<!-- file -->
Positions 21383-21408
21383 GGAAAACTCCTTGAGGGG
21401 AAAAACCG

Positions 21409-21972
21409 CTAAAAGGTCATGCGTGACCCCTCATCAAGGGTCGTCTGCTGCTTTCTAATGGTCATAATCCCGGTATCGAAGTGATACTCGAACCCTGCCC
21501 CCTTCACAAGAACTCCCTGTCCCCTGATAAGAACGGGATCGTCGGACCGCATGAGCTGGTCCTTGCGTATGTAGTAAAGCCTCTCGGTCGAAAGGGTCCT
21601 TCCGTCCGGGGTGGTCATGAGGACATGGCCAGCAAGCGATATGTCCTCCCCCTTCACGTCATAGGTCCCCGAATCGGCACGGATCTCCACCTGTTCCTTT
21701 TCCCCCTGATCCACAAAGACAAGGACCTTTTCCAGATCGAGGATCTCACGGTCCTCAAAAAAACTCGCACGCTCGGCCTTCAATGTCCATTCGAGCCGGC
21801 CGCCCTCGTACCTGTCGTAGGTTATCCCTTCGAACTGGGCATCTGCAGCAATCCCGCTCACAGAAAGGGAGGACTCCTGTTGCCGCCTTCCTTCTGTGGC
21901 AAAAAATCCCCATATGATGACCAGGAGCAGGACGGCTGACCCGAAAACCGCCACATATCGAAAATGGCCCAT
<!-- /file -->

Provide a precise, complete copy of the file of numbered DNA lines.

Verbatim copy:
Positions 21383-21408
21383 GGAAAACTCCTTGAGGGG
21401 AAAAACCG

Positions 21409-21972
21409 CTAAAAGGTCATGCGTGACCCCTCATCAAGGGTCGTCTGCTGCTTTCTAATGGTCATAATCCCGGTATCGAAGTGATACTCGAACCCTGCCC
21501 CCTTCACAAGAACTCCCTGTCCCCTGATAAGAACGGGATCGTCGGACCGCATGAGCTGGTCCTTGCGTATGTAGTAAAGCCTCTCGGTCGAAAGGGTCCT
21601 TCCGTCCGGGGTGGTCATGAGGACATGGCCAGCAAGCGATATGTCCTCCCCCTTCACGTCATAGGTCCCCGAATCGGCACGGATCTCCACCTGTTCCTTT
21701 TCCCCCTGATCCACAAAGACAAGGACCTTTTCCAGATCGAGGATCTCACGGTCCTCAAAAAAACTCGCACGCTCGGCCTTCAATGTCCATTCGAGCCGGC
21801 CGCCCTCGTACCTGTCGTAGGTTATCCCTTCGAACTGGGCATCTGCAGCAATCCCGCTCACAGAAAGGGAGGACTCCTGTTGCCGCCTTCCTTCTGTGGC
21901 AAAAAATCCCCATATGATGACCAGGAGCAGGACGGCTGACCCGAAAACCGCCACATATCGAAAATGGCCCAT